She agrees with her statement in the 2021 article that Greek life will continue to thrive due to both its current existence as a large community and the fact that students who would have rushed for SLGs will now look to sororities and fraternities for community. However, she foresees a few dangers that might come with restricting SLGs on campus.

“It's even more harmful to people with specific identities, like those who are LGBTQ+. Those communities will definitely be affected because some of the SLGs on campus have particularly made efforts to welcome those identities,” He said. 

Additionally, in the 2021 article, He said that she could see some benefits to QuadEx because “it could foster inclusion between people that you live with, and it could make the first-year and second-year living experience more engaging or filled with activities.”

This year, she said Duke has been trying to create traditions and “fun group bonding activities within QuadEx” for the Classes of 2025 and 2026. However, she has yet to see a noticeable change in where students invest their time socially.

“I think making new traditions from scratch is a really difficult thing to do, especially for students who don't have a lot of investment in their current quad,” she said.

Junior Joy Bao-Dai said in the 2021 article that when it comes to QuadEx, “the one word I immediately think of that describes it is restriction.” At the time, she said that she felt Duke was building more walls between students because “one of the exciting things about entering into sophomore year is that the divide between [first-year] quads is really brought down.”

However, now at the end of her junior year, she noted that her description of "restrictive" may have been a reflection of the pandemic.  

“Where you live doesn't determine who your friends are,” she continued. “A lot of it has to do with your interests, like maybe sports clubs or pre-professional interests. Those are what really determine who you're friends with. And so, a lot of times it doesn't have to do with where you even live. I feel like what really essentially was putting up the walls was COVID itself.”

Bao-Dai also joined an SLG her sophomore year, Maxwell House. In the 2021 article, she said that QuadEx “will likely loosen the tight bond between people [in SLGs] because part of establishing a tight bond between people is being able to live together.”

This year, she shares similar sentiments to Dugoni and He on how “Duke has forced these previously established communities to really break apart” in what she says was a harsh and sudden change with a lot of disregard towards communities people have worked so hard to establish.

“If Duke were to redo QuadEX over again, I wouldn't be like ‘No, don't do QuadEx.' I would be like, ‘Ok, can you implement it in a way that's more considerate towards the upperclassmen who've allowed their entire Duke experience to be shaped by these SLGs?’” Bao-Dai said.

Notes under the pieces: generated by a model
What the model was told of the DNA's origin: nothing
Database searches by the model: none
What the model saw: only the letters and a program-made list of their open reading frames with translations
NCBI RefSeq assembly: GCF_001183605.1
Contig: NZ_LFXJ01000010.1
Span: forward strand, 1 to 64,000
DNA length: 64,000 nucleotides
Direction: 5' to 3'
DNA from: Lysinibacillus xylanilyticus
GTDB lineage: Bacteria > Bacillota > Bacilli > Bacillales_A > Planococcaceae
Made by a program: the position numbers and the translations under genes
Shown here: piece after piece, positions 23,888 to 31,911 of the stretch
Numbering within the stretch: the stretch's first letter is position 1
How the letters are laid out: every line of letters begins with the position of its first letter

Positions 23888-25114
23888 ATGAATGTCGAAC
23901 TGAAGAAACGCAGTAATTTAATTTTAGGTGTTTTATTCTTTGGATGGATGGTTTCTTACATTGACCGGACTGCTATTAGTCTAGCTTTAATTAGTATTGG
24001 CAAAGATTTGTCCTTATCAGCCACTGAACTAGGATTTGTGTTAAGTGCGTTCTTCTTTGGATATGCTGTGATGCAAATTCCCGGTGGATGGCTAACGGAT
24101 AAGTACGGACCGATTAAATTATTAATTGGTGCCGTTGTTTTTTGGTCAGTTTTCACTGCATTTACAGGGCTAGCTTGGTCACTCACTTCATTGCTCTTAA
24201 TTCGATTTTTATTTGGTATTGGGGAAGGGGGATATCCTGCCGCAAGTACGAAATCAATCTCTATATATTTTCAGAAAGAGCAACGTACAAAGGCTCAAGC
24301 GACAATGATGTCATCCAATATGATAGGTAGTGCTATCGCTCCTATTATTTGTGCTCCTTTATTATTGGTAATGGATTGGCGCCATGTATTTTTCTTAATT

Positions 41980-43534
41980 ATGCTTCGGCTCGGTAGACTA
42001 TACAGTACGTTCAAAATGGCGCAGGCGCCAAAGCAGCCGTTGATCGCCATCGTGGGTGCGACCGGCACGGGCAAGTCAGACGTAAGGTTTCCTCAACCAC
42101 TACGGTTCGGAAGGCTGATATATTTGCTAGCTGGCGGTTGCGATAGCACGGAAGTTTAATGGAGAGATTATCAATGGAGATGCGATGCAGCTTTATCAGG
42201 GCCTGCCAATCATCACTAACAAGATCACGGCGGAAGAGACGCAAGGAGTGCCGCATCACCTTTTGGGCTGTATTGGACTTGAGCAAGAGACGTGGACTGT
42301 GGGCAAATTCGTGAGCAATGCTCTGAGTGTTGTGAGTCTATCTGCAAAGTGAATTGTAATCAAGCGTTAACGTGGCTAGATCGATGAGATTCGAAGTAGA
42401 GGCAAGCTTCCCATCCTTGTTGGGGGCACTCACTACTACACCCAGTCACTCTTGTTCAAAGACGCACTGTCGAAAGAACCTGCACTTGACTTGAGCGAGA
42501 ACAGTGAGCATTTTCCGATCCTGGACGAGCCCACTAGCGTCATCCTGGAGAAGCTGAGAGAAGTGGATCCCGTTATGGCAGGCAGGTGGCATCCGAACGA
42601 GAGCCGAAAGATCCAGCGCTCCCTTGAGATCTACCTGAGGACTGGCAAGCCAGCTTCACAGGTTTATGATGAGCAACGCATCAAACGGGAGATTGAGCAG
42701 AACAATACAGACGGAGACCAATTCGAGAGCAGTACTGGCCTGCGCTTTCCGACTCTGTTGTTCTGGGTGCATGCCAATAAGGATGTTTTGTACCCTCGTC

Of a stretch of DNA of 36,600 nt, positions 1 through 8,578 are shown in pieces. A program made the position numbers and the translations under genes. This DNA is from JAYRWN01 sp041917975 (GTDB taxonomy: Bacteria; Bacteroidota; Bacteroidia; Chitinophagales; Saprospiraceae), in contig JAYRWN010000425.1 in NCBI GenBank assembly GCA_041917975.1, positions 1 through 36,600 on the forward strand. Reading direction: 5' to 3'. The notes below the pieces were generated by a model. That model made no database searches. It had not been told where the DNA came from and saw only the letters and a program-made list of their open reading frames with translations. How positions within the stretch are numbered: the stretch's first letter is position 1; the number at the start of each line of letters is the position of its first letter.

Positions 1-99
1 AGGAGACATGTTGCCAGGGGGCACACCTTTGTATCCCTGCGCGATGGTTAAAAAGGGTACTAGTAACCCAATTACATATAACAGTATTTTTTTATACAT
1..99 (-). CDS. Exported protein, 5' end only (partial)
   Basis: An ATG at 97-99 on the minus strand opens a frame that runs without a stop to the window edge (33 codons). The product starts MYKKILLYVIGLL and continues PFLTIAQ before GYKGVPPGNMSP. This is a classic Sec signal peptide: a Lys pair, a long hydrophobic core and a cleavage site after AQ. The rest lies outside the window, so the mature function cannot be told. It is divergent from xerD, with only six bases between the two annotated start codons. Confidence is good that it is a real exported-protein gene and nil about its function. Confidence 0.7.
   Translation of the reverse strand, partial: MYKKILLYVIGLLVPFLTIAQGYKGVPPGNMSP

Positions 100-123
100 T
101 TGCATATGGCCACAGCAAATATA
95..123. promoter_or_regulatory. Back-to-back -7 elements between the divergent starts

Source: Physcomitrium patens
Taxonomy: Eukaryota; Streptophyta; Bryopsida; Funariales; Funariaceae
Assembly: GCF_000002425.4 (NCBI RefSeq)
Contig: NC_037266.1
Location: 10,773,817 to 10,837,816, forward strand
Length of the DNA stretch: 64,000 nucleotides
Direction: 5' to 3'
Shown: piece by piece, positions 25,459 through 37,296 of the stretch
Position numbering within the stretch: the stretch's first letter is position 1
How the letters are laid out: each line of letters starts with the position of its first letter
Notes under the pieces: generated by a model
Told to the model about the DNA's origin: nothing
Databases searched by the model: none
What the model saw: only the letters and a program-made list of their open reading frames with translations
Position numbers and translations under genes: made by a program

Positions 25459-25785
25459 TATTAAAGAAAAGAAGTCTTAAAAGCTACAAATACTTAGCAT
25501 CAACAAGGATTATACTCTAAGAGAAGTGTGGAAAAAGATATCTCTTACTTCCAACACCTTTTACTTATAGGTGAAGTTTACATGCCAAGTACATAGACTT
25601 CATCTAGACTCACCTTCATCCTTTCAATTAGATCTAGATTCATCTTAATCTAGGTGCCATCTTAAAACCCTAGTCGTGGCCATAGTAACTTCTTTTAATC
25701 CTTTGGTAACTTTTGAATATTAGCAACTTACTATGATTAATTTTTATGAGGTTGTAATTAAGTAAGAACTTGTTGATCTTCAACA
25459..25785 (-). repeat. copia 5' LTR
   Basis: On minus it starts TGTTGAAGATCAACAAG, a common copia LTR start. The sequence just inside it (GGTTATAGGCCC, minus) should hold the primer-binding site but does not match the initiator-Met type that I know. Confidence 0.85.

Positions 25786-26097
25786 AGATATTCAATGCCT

Finally, in the 2021 article Bao-Dai expressed that “even though there might be events in dorms, people will still most likely prefer to go to social events that are hosted by their respective clubs and organizations.”

A year later, Bao-Dai has not seen an increase in student engagement with QuadEx despite the events they have been hosting, citing Crowell Quad’s Halloween celebration last October.

“Crowell Quad Council had a really cool idea: they brought in a DJ, they had a 21+ keg, they put up all these really cool decorations around the quad, they played music," she said. "But nobody showed up.”

Bao-Dai said she was disappointed because the Quad Council had put in a lot of effort, but students stuck to the norm and still showed up to their SLG and Greek Life events. 

She also has noticed that while Crowell Quad Council has done a great job of using their large budget to plan events and provide free food and merch to the students, she knows of people in other quads who have complained about their Quad Council’s lack of action. 

For these specific quads, Bao-Dai said that “QuadEx has essentially not only restricted their communities but also not given them any benefits that QuadEx promised to give.”

“And I feel like largely that falls on the people who are in charge of the funds and in charge of coming up with fun things to do,” she said. 

While He believes there is hope for the next Class of 2027 to continue the momentum of forming traditions and fostering inclusion, she thinks “it's really hard to say right now that there was a change.”

“I just don't think there is enough momentum to really foster that sense of belonging to a dorm just yet,” she said.

Alison Korn

Alison Korn is a Pratt junior and enterprise editor of The Chronicle's 118th volume.

Madeleine Berger profile
Madeleine Berger | Editor at Large

Madeleine Berger is a Trinity senior and an editor at large of The Chronicle's 119th volume.